Star Wars: The Force Awakens..L to R: Director J.J. Abrams w/ actress Daisy Ridley (Rey) on set...Ph: David James..? 2015 Lucasfilm Ltd. & TM. All Right Reserved.

Probably my favorite bonus feature is the “Blueprint of a Battle: The Snow Fight” featurette, which shows how they built that surprisingly lifelike, snowy forest on a sound stage, as well as how they prepared and choreographed that brutal final battle.

Star Wars Snow BattleThis fight was epic.

Star Wars: The Force Awakens carries the legacy of the original trilogy into the next generation, and the story, action, and tone of the film fit seamlessly with the previous films. We’re thrilled to include it on our shelves next to the Original Trilogy (and yeah, the other three movies, too), and I think it’ll be a valued addition to your movie collection as well.

PS – Want some free activities for your kids? (Or, let’s be honest, for you?) I’ve got you covered here:



Recap: runDisney’s Princess Weekend 2016 Enchanted 10k

Well, a late recap is slightly better than never, right? Things are finally slowing down enough in life for me to write up the amazing weekend I had at Walt Disney World back in February.

A year before this, I ran my first 10k at the 2015 Princess weekend, and Aaron’s anniversary gift to me while on that trip was the promise that in 2016 I’d complete the Glass Slipper Challenge at Princess weekend. The Glass Slipper Challenge involves running the 10k on Saturday and the half marathon on Sunday – sounds a little crazy, and it really kinda is.

I was also traveling to this race by myself, since three of us are coming back in less than two weeks for the Star Wars Dark Side Challenge. I booked a room at Disney’s Pop Century resort, found a roommate in a race group to help cover the expenses, and was ready to run these two races. Well…mostly. I’ll admit I was under-trained due to winter, and other commitments, and mostly being lazy. But I was still determined to finish both races.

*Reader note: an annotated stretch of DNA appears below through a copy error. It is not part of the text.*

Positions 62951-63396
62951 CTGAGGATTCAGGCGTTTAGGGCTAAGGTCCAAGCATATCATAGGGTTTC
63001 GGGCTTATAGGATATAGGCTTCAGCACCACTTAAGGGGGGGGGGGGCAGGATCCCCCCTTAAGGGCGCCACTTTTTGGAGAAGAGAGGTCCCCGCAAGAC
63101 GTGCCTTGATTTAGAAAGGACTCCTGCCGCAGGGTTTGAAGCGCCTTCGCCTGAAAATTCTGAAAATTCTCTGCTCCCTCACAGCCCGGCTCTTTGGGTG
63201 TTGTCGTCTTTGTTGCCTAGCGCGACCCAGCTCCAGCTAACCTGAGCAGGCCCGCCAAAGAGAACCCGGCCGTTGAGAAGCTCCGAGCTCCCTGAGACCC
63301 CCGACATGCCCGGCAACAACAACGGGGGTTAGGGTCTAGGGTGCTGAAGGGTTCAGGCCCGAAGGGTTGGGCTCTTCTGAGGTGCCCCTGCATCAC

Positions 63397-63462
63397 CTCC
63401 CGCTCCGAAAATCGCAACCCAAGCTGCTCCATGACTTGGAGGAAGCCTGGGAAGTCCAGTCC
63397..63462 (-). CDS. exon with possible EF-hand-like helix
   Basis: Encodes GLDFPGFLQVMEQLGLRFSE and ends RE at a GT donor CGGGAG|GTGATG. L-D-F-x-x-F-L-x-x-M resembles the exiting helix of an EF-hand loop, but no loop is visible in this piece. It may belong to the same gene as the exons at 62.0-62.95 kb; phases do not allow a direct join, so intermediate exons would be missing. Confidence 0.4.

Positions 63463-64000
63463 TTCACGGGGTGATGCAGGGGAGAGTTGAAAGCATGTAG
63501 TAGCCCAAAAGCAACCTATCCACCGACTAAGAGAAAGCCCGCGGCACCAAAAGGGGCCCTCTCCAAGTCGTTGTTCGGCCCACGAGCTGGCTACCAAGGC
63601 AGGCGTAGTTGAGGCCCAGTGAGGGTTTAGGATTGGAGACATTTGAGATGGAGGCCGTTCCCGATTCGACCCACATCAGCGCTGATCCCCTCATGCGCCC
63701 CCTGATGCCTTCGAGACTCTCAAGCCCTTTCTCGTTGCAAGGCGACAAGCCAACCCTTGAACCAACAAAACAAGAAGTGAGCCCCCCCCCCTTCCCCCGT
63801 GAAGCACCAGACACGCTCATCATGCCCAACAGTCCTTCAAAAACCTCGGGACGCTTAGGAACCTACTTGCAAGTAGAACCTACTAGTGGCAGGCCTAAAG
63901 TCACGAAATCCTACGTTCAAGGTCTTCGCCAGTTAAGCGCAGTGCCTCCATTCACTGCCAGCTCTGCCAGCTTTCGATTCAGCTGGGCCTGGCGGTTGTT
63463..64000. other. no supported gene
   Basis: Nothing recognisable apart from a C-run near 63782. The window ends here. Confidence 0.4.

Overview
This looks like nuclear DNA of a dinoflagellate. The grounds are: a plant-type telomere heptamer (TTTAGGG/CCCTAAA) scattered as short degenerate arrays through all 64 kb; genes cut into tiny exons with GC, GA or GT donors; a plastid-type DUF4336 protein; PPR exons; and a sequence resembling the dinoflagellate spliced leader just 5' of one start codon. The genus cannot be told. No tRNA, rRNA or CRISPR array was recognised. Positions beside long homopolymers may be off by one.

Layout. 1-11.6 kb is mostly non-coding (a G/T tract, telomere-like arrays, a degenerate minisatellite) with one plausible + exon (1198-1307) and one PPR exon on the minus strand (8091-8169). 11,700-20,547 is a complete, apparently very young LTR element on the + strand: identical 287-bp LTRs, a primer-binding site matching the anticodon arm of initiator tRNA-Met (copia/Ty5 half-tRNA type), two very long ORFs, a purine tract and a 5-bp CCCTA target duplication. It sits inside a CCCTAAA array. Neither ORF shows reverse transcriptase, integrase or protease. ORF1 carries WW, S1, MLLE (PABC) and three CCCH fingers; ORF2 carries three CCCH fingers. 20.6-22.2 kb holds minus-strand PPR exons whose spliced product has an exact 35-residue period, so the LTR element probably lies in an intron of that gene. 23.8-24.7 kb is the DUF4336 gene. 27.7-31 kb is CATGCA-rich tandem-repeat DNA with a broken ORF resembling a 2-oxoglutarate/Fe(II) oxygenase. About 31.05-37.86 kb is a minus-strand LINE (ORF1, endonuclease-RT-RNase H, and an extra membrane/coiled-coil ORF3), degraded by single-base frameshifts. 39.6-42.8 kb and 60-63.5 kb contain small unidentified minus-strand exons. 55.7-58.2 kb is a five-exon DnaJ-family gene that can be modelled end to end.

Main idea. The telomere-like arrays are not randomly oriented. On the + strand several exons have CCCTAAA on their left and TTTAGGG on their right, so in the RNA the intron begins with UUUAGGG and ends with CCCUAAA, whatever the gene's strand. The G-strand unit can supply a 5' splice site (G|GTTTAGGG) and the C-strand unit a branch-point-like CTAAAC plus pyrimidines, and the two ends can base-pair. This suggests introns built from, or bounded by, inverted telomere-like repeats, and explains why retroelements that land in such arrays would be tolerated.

Before the race, though, is the expo. I didn’t arrive until Friday morning, so I missed some of the craziness I’d heard reports of the day before, which mostly involved long lines and people fighting over official race merchandise. Friday’s version of the expo was still crowded, but more relaxed. I picked up my race bib and shirts, browsed the expo for any good deals, and then dropped everything off at my room before spending the late afternoon at Magic Kingdom.

Princess expoSee? No long lines on Friday!

The primary reason I was going to Magic Kingdom that evening was to carb load at my favorite WDW pasta spot: Tony’s Town Square Restaurant. I met up with an Ohio friend for dinner and stuffed myself with shrimp scampi before going back to my room to get a few hours of sleep before the 10k the next morning.

3am is never an easy time to wake up. Nothing about 3am feels natural or comfortable. And yet 3am is when I had to be awake to get dressed for the race, get out to the bus stop, and take the bus over to the race corrals for the 5:30am start time. Thankfully, race day adrenaline kept me upright, but I was also more excited to be meeting up with friends Jana, Megan, and Megan’s husband Al in corral D. This was Megan’s first 10k, and she looked awesome in her Ursula running costume, with her husband dressed as King Neptune.

Pre-race photoPre-race selfie!

As for me, I never miss a chance at a running costume for a runDisney race. My outfit was Vanellope from Wreck-it Ralph. My only regret on my costume was that I wore my visor so it wasn’t easy to see the candy charms in my hair.

Vanellope Enchanted 10kVanellope is a princess.

The weather was much warmer than 2015, but still cool and comfortable for the start. Just like the 10k a year before, it was a great countdown and race start.

 

I stuck with Megan for the first two miles, trying my best to provide motivation and support. She was probably sick of my thumbs up and motivational pep talks before the first mile. I’m not sure when I became “that cheery runner” but I can promise that I am not that cheery by mile four or so.

At her urging, I went ahead of her after mile two, and as I ran solo I quickly found myself remembering the route from the previous year and felt a surge of joy to be doing this race again. The skies were just beginning to brighten as we turned off the freeway and onto the off-ramp towards the back of Epcot.